Meet Your Village Board Q&A with BTV Board Member Rick Meyer For three decades, Butterfield Trail Village has represented the pinnacle of premier retirement living in Northwest Arkansas. This is due in large part to the efforts of a dedicated group of BTV Board members working for and alongside Village residents and staff. This is the eleventh in a series of Q&As introducing Butterfield LIFE readers to the members of the BTV Board of Directors.
Q: Where did you grow up, and how long have you and your family been in Northwest Arkansas? A: Grew up in a small farm area between Kansas City and Independence, Mo. Mary and I came to NWA in 1967, moved to Beaverton, Ore., before returning to BTV in 2007. Mary and I have lived in Minnesota and California as well. Q: Tell us about your profession. A: Professor of Biological Sciences, adjunct professor of Agronomy, architecture instructor at the University of Arkansas; statistical quality control engineer at Westinghouse; instructor, research professor at the University of Minnesota; oceanographer, chief scientist of expeditions in the Atlantic, Indian oceans and Red Sea; interim director of research and sponsored programs, associate director at the Arkansas Water Resources Research Center; visiting scientist, professor at Waltair University, University of Chennai and University of Milan; chairman, interim executive director, EMT at Central EMS; endowment fund manager, president of the Phycological Society of America; treasurer, endowment fund manager, interim executive director of Sigma Xi. Q: What is your academic background? A: Business Management, Accounting at Central Business College, 1949; BS in Biology, Mathematics, Secondary Education at Missouri Valley College, 1954; Ph.D. in Botany, Zoology, Microbiology at University of Minnesota, 1965. Q: Tell us about your family? A: Mary and I have a daughter, Jane, and two granddaughters, Margaux and Lauren. Q: Why is Butterfield important to you? A: Butterfield not only provides the comfort of long-term support and care, but it also provides an enriching premier social and intellectual environment. This allows us a great deal of relaxed freedom to pursue a variety of interests.
Q: When were you elected to the Board, and how did you come to serve? A: My recent membership on the Board is to represent the BTV Foundation Board’s activities and programs as they complement the Board’s strategic plans and enhance the lives of the residents. Q: What special positions do you hold on the Board, and do you serve on/lead any committees? A: BTV Foundation representative and member of the Strategic Development Committee and served as chair of the Health Care Centers Subcommittee for the remodeling project. Member of the Resident Association’s Legislative Liaison Committee. Q: What sets Butterfield apart, in your opinion? A: Butterfield is unique in that it is the only comprehensive care resident community in the state and immediate region. This full lifespan of care is of great assurance to residents and their families. Q: As a Board member, is there anything you would like Village residents to know? A: As a board member of both the corporate and Foundation boards I’m open to a broad array of ideas and recommendations for the best management practices and sustainable growth of the Village. Q: Besides BTV, do you currently serve on any other boards or committees? A: Interim publisher of American Scientist magazine; charter member of three new churches in NWA and held multiple leadership positions; member of Sally Ride (the astronaut) Foundation board; NWA Planning Commission consultant; environmental consultant and chair of several international symposia.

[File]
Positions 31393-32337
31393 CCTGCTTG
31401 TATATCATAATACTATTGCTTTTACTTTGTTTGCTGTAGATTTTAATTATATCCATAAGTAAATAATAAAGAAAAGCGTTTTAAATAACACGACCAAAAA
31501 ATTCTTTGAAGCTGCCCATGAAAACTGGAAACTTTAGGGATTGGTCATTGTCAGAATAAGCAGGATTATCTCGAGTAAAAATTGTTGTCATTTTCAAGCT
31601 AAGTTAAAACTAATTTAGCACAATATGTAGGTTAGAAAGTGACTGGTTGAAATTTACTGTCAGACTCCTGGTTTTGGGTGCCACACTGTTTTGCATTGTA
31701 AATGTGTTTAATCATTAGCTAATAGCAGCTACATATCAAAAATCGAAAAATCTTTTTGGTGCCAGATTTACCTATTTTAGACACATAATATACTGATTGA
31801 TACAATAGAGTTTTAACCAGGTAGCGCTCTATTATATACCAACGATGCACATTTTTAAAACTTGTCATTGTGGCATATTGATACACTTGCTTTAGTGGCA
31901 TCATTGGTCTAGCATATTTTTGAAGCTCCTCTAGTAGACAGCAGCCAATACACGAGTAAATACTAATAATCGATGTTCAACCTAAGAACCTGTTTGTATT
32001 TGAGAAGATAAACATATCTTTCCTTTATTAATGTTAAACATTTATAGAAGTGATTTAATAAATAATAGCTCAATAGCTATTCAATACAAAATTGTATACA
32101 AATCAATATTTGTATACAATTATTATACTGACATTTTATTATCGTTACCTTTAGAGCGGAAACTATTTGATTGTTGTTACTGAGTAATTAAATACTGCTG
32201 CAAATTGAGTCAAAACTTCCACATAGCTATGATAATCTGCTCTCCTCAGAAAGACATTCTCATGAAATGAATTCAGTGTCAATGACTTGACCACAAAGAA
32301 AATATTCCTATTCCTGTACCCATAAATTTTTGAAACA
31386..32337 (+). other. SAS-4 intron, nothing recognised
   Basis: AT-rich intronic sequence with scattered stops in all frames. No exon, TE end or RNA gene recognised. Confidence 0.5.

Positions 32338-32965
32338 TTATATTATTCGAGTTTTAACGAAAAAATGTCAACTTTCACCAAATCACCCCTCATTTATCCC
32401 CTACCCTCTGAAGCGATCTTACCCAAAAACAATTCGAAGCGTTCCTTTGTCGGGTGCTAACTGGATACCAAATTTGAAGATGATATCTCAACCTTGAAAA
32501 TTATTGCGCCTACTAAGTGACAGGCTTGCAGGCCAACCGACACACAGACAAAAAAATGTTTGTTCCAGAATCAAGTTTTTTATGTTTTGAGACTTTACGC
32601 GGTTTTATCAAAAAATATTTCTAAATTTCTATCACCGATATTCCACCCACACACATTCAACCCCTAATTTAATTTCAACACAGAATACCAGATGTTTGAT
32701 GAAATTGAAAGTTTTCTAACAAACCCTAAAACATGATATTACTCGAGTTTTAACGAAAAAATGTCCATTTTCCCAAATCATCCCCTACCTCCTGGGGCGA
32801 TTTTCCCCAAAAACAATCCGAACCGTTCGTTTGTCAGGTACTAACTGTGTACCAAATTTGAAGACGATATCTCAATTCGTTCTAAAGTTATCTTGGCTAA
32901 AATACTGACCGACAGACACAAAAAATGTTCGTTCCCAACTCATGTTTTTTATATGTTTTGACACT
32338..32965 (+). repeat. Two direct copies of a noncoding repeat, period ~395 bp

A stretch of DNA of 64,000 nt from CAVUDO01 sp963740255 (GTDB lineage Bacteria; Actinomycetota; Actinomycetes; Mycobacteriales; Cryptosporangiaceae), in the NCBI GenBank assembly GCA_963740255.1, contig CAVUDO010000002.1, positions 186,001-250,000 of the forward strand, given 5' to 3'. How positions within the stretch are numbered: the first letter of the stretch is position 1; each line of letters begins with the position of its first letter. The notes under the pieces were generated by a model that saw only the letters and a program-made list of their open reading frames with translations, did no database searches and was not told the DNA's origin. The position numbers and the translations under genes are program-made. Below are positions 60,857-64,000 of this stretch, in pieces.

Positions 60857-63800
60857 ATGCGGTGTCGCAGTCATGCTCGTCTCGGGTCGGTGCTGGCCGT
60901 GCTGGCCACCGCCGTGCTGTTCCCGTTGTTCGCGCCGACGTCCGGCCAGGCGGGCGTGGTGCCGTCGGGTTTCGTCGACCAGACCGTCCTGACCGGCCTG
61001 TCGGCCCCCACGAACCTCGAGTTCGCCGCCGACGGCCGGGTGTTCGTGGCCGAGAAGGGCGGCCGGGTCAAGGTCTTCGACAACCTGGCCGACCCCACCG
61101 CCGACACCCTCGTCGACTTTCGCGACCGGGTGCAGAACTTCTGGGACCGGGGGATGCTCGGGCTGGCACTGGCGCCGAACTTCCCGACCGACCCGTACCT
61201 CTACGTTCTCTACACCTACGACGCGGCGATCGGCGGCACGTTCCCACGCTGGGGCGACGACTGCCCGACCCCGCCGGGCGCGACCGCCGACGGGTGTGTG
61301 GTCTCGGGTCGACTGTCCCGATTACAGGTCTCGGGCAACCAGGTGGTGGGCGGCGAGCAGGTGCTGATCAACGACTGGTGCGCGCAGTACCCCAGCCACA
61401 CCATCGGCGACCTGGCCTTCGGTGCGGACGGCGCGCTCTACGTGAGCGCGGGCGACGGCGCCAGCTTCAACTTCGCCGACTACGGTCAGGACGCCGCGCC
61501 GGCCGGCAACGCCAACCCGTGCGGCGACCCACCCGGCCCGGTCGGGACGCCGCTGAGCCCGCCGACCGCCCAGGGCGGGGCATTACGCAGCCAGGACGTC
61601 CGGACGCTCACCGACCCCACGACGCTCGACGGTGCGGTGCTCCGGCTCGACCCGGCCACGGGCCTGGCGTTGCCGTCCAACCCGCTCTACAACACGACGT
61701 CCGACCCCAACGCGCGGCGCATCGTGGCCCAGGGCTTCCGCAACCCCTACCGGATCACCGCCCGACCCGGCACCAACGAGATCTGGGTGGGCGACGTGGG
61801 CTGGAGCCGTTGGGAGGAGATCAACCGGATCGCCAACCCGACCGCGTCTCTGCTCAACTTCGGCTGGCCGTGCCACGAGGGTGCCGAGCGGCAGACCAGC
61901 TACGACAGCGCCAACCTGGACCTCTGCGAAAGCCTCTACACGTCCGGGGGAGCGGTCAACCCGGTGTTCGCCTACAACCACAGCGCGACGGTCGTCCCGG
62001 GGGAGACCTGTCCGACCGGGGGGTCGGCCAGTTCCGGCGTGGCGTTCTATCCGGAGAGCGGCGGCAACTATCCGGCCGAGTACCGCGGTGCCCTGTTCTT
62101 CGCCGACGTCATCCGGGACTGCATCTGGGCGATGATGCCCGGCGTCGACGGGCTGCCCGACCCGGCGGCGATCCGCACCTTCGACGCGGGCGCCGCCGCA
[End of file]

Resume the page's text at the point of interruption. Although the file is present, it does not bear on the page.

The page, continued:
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Bill Stewart Honored by Rotary Club as Top Volunteer BTV Resident Given “Service Above Self” Award for Recycling at Village The Rotary Club of Fayetteville recognized Butterfield resident Bill Stewart for more than a decade of leadership and volunteer hours he’s dedicated to recycling efforts at Butterfield Trail Village. Stewart received the rotary club’s 2016 Clark McClinton Service Above Self Award, which is given to a member of the community who displays an exemplary commitment to serving others through volunteering. Stewart was recognized on May 19 at a rotary club meeting in Fayetteville. “This is an honor not only for Bill and his family, but also for Butterfield Trail Village,” said BTV resident Lyle Gohn, who nominated Stewart for the award. “We’re extremely grateful and lucky to be the recipients of his dedication, time and efforts over the years.” Known as “Mr. Recycler” around campus, Stewart has volunteered for the BTV Recycling Program for nine-plus years. In 2009, he was named chairman of
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the BTV Recycling Committee and served for eight years, implementing new efforts and expanding the program’s reach. During this time, Stewart began his day at 5 a.m., making his rounds at the Village and collecting residents’ recycling items. From there, he’d take the materials to the BTV recycling center, where he sorted, compacted and prepared the appropriate the materials for delivery to the city’s recycling center. Stewart devoted six to eight hours a day, six days a week, volunteering for Butterfield’s recycling program. Under his leadership, approximately 135,000 pounds of material was diverted from local landfills; and BTV saved an estimated $600,000 in associated landfill fees. Even though he stepped down as chairman of the committee last year, Stewart can still be spotted early in the morning doing what he does best – collecting items around campus and preparing them for recycling.